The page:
Workers do not leave their emotions at home, so employers who offer support that extends to their well-being outside the workplace may reap benefits during working hours.
That is the conclusion of research being presented today, January 2014, to the Annual Conference of the British Psychological Society's Division of Occupational Psychology in Brighton.
Rob Bailey and Tatiana Gulko from OPP Ltd asked 1212 people from the UK and the Republic of Ireland - a gender-balanced sample representative of the workforce as a whole - to complete a range of measures examining their personalities, work outcomes and lifestyle choices.
The researchers found a close relationship between respondents' levels of anxiety and other important factors.
People with low anxiety and who were emotionally stable were more likely to be ambitious, to say that they were happy, healthy and lucky, and to say that they were satisfied with their relationship. They were also more likely to receive promotions and to take positions of leadership outside work.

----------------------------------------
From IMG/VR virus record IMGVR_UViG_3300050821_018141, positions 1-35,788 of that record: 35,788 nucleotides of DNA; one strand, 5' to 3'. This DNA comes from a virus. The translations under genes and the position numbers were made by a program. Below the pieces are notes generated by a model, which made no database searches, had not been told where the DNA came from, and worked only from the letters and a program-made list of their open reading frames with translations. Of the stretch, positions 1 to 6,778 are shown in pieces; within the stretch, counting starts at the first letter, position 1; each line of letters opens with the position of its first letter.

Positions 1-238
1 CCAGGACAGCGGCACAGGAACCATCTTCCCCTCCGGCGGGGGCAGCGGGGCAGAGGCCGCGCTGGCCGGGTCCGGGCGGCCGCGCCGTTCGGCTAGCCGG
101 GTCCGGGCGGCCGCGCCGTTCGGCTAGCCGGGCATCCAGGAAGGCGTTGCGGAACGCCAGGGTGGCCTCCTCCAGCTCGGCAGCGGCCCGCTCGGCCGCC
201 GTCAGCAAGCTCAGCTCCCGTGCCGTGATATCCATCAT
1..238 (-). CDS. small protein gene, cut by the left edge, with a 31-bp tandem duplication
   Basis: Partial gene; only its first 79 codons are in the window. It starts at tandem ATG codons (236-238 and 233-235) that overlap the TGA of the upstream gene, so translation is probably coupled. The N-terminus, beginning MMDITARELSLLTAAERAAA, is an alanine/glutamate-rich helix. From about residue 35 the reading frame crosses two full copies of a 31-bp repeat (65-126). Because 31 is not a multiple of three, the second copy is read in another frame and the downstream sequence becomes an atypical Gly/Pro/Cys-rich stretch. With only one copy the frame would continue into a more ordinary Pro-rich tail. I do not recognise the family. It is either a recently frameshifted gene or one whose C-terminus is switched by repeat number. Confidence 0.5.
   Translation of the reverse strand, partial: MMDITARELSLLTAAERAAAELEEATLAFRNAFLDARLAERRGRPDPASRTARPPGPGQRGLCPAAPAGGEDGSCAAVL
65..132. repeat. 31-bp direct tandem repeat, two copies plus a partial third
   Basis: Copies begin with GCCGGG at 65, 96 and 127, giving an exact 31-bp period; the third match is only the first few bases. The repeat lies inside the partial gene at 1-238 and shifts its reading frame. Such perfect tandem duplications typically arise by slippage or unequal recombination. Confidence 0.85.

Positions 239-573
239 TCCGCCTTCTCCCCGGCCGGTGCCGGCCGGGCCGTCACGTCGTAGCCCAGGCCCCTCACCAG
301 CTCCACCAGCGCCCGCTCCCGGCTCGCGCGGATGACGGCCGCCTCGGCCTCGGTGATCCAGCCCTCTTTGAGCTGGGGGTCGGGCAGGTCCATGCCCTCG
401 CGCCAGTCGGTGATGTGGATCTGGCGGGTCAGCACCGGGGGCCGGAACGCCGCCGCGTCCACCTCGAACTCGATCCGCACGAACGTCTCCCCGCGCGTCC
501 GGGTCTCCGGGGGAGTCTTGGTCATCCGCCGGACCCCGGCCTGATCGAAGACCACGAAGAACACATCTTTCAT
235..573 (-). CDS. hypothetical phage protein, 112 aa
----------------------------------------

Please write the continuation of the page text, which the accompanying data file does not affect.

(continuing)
People with high anxiety were more likely to report that they had taken time off through tiredness or boredom.
A second study of 49 people from across the world found that anxious people were more likely to be defensive and experience feelings of helplessness and powerlessness.
Rob Bailey says:
"It is unrealistic for employers to expect employees to leave their emotions at home, especially employees who are not so emotionally stable. Workplace support is likely to help to improve people's engagement with their jobs and to reduce staff turnover and absence.
"The employer prepared to offer interventions such as employee assistance programmes, which typically offer advice that extends to employee well-being outside the work place, may find that they reap the benefits during work hours."